WASHINGTON — Senate Judiciary Committee Chairman Orrin Hatch, R-Utah, evoked a chorus of protest from Democrats and liberal groups Thursday when he opened a new front in the ongoing war over conservative judicial nominees.

Without a new hearing or consultation with Democrats, Hatch brought up for committee vote the once-rejected nomination of U.S. District Judge Charles Pickering of Mississippi to be elevated to the 5th Circuit Court of Appeals. Democrats complained loudly, and used committee rules to delay that vote at least a week.

Last year when Democrats controlled the committee, it rejected Pickering's nomination on a 10-9 party-line vote amid charges that he is racist and too pro-life on abortion to follow the law. Hatch complained bitterly that the accusations are false, and said Pickering had enough votes in the full Senate to win confirmation.

When Republicans regained control of the Senate this year, President Bush renominated Pickering. Hatch vowed to have new hearings on him, and to put him in line for action — more or less — behind other nominations in order that they were received.

But when Hatch put Pickering on the agenda for a vote without a new hearing and ahead of other nominees, Democrats howled.

Sen. Patrick Leahy, D-Vt., the committee's ranking Democrat, complained that the committee until this year had never reconsidered a rejected nominee, and even accused Hatch of racial insensitivity with his timing in attempting it now.

"Given the many concerns about Judge Pickering voiced by African-Americans in Mississippi and all over the country … it was most ill-advised to abruptly list the nomination at the time that the Congressional Black Caucus is involved in its Annual Legislative Conference," Leahy said.

He added that if Hatch and Republicans felt the record about Pickering is wrong, they should have held a new hearing to correct it. He noted that four of the 19 members on the committee have joined it since Pickering's last hearing.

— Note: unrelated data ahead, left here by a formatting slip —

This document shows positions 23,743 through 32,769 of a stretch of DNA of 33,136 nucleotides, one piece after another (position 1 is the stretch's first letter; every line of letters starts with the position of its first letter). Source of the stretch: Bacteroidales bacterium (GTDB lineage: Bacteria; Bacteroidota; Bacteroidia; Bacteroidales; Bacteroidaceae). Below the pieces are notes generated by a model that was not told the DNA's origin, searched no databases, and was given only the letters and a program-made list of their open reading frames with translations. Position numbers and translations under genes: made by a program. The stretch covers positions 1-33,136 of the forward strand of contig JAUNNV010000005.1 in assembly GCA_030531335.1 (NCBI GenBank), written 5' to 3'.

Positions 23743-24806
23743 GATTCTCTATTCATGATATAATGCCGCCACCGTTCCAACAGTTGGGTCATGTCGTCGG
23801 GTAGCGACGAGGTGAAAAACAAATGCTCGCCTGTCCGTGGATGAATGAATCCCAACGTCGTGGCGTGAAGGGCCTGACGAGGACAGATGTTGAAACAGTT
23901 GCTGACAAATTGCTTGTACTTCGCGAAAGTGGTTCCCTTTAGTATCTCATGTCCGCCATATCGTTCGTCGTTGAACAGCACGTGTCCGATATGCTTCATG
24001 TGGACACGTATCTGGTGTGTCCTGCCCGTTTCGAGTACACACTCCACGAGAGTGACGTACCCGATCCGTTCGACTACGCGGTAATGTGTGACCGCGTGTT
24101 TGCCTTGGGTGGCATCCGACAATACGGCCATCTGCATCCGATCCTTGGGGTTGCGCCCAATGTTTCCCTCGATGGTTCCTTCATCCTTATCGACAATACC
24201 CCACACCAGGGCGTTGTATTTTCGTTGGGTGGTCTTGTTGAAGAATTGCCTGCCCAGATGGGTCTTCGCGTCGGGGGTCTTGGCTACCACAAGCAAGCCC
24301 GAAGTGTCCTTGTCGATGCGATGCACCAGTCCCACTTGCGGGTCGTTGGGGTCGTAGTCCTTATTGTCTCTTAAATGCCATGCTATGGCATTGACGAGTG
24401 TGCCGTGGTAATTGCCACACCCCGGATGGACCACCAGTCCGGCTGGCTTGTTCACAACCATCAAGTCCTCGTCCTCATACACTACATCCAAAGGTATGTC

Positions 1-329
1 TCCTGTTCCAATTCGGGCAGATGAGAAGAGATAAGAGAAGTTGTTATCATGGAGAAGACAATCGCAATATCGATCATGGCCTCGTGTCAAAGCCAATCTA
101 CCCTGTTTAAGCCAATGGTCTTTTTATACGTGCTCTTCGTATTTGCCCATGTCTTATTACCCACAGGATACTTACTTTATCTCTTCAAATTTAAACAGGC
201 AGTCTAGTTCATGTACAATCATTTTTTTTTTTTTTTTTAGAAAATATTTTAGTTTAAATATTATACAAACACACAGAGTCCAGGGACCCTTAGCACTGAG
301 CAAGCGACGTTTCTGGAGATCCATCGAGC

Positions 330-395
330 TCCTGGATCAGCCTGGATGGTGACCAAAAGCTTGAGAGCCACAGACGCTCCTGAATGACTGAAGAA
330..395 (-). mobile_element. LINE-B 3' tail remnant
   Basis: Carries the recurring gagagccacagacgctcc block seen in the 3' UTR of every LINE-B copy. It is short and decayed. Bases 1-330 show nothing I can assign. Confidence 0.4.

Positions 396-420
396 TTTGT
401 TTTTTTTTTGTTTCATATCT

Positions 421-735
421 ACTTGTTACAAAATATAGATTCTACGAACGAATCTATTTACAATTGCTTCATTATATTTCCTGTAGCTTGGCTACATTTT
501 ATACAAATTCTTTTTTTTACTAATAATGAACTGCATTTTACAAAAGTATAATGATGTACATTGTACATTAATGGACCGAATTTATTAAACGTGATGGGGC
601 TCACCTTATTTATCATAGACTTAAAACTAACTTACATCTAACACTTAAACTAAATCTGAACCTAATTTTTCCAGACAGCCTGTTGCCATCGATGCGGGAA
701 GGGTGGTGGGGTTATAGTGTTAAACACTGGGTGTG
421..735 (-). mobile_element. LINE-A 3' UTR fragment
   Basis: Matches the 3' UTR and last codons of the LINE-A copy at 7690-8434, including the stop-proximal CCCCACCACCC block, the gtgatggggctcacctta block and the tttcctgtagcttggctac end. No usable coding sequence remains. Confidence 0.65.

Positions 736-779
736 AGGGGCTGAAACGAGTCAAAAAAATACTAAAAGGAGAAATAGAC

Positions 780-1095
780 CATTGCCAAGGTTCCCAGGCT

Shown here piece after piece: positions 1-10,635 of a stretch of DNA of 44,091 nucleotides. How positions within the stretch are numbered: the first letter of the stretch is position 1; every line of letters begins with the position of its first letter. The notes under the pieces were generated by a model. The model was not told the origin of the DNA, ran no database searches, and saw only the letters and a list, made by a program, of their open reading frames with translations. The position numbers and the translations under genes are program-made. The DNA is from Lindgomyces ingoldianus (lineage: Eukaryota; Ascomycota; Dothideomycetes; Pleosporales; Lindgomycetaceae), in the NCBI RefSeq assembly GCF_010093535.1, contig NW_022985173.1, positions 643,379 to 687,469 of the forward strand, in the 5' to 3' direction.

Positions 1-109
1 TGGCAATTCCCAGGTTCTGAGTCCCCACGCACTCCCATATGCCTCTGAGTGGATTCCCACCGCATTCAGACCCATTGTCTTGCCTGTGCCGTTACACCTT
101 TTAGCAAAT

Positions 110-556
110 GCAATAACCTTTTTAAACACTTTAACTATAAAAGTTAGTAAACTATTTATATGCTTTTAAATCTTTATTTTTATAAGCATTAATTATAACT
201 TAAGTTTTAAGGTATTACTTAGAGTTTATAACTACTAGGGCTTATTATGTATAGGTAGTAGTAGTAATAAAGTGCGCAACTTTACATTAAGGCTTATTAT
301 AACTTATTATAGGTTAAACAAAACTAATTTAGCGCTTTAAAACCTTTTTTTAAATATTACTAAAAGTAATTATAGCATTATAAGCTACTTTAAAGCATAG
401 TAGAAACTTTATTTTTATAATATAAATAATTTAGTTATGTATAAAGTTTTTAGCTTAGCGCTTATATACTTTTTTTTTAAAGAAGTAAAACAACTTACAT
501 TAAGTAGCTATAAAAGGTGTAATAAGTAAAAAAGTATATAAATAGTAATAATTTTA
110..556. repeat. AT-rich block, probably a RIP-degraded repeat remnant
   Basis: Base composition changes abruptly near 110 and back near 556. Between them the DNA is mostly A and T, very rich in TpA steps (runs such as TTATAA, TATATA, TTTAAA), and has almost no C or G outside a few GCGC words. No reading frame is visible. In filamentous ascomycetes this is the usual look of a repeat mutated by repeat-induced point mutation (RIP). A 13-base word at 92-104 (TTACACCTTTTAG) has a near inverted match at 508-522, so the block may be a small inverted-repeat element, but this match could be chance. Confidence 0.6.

Hatch made no response during the hearing, but has said he feels the record has shown Pickering deserves confirmation. For example, while some liberal groups attack him on civil rights, Hatch noted that Pickering, as a young attorney, testified against the Ku Klux Klan when it was dangerous to do so.

On Thursday, Hatch distributed a letter supporting Pickering from the top five statewide Democratic office holders in Pickering's native Mississippi, including Gov. Ronnie Musgrove, Attorney General Mike Moore and Secretary of State Eric Clark.

"Judge Pickering chose to take stands during his career that were difficult and often courageous. He has worked for racial reconciliation and helped unify our communities," they wrote. "Mississippi has made tremendous progress in race relations since the 1960s and Charles Pickering has been part of that progress."

Some liberal groups, meanwhile, protested Hatch's action.

National Women's Law Center Co-President Marcia D. Greenberger said "Judge Pickering's harsh record of hostility to women's rights and civil rights has not changed — and neither should the rejection of (his) nomination."

The new battle comes amid first-ever filibusters by Democrats against several of Bush's appeals court nominees. Miguel Estrada recently withdrew after having a final vote on him blocked for six months.

Ongoing filibusters have blocked final votes on nominees William Pryor and Carolyn Kuhl. Another filibuster is expected against Priscilla Owen, who was also rejected when Democrats controlled the committee.

Sen. John Cornyn, R-Texas, said Thursday, "Unfortunately, the era of obstructionism is not yet over in the Senate, and it appears that Judge Pickering will join a rapidly growing list of the president's nominees who are being denied a vote by the full Senate through the use of unprecedented filibusters."

Meanwhile, Democrats on Thursday also used rules to delay for at least a week a vote on another controversial nominee, Michigan Supreme Court Justice Henry W. Saad, nominated to the 6th Circuit Court of Appeals.

Both of Michigan's senators have opposed Saad, in protest of GOP blocking of Democrats to that court when Bill Clinton was president.

The committee only in rare instances proceeds with a nomination when both home-state senators oppose it. But Hatch is proceeding with Saad, saying Michigan's senators did not bring up good grounds to oppose him and are merely playing politics.


E-mail: leed@dgsys.com